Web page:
Name: Ewurama Kakraba-Ampeh
Something about yourself: I am a 23 year old Ghanaian pursuing a career in sports management and love to explore how sport can be used to drive social development and environmental protection/conservation. I produce and co-host a women’s football podcast with a friend (shout out to Afua Bohulu) where we talk about all things pertaining to the game with a major focus on the sport in Africa.
Women in Sports
What is the biggest barrier in driving visibility of women’s sport?
Poor accessibility to women’s sports greatly hinders efforts to enhance its visibility; the two go hand in hand, a deficit on one end affect the other. I think cultural barriers to women’s (including girls) participation in sports also makes it hard to drive visibility.
Why do you think it is taking so long for things to change?
Well, here in Africa, I think the people at the helm of affairs are focused more on growing the men’s end of sport than they are on the women’s. And that’s probably because there’s more attention and effort given to growing men’s sports than there is for the women which also stem from decades of women being barred from participating in sports.
Do you think male athletes can do anything to help drive visibility of female sports?
Certainly. Male athletes can be allies for their female counterparts and give them all the support they may need. It’s not a “men vs women” thing, we all just want to be able to do what we love.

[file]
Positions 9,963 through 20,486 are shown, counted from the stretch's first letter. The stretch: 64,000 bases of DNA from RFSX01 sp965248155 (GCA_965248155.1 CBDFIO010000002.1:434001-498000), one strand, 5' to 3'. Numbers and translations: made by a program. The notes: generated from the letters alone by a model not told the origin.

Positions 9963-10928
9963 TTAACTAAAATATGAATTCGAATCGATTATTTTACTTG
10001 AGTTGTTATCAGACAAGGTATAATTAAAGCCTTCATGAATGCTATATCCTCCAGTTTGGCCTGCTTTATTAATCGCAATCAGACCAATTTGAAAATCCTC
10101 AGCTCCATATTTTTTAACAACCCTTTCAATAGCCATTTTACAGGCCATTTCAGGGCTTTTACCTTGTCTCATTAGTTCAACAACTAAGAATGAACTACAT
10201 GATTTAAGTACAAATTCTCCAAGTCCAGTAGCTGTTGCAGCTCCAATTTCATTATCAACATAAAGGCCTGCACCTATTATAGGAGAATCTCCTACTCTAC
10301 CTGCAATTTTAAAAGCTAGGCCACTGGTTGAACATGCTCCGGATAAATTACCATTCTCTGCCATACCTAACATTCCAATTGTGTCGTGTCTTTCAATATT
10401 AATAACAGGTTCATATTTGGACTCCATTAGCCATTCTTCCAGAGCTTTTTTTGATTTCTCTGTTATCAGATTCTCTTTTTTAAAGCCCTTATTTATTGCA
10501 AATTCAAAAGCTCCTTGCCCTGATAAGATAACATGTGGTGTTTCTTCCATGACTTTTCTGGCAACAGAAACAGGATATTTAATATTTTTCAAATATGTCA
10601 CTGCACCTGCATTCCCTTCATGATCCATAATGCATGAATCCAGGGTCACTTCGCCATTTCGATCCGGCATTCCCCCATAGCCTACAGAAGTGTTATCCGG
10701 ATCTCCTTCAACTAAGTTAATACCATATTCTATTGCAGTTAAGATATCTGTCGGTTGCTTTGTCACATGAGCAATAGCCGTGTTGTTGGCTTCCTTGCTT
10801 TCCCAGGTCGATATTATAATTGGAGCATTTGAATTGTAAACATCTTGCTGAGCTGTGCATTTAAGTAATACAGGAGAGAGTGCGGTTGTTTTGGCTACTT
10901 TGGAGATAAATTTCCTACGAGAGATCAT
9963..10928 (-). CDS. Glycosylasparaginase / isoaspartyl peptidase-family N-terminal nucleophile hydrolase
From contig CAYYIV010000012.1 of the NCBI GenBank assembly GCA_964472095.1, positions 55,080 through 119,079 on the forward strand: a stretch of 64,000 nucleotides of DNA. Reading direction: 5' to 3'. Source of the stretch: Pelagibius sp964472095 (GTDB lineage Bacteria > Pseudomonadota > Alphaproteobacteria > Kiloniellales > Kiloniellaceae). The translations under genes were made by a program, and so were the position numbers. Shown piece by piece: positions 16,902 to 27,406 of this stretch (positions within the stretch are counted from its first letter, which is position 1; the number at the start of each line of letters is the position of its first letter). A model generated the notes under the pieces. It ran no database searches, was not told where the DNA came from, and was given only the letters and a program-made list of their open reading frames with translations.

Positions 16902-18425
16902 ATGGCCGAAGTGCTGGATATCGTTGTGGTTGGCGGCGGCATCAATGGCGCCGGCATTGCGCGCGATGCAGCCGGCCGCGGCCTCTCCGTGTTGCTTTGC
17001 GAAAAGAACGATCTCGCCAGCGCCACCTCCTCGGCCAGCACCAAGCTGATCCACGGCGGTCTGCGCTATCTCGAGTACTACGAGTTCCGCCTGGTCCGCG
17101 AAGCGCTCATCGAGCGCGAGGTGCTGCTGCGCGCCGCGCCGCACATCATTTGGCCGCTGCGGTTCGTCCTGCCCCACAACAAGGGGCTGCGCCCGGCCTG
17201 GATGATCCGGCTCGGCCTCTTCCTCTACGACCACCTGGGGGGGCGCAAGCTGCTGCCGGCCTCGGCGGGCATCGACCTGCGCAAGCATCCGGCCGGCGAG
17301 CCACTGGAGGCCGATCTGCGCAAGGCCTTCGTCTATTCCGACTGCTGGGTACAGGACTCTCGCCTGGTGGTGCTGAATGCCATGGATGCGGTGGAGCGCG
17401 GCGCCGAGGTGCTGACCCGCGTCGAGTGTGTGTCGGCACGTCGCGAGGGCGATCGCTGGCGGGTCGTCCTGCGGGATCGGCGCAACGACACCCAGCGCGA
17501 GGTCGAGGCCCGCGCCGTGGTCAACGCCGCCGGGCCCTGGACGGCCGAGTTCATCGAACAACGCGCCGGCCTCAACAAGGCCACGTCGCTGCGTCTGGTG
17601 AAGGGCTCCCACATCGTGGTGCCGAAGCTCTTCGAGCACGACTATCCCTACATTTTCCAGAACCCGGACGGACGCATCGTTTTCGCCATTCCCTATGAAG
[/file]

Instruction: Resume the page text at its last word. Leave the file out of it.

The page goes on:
What role do you think sponsorship brands should play in creating awareness about women in sports?
Brands won’t put their money in something they see no value in. It’s up to the sport administrators to make the sports valuable to brands and they will come knocking. Brands can also partner with the many organizations and initiatives that exist which use sport to create positive social impacts such as Football for Water, Sseninde Foundation, Global Goals World Cup, etc.
What needs to change in order for women’s sports to be taken as seriously as men’s?
There needs to be a massive shift in the (cultural) perception of women’s sports and athletes. Women’s sports exist in their own right and should not be treated as “second-class citizens”.
You are strong. You are intelligent. You are unique. You are capable of more than you know. There are no barriers to what you set your mind to do, you only have to believe you can do it. Stay awesome!
Find me on Twitter @Ahema6
Find my podcast on Twitter @wosomaniacsgh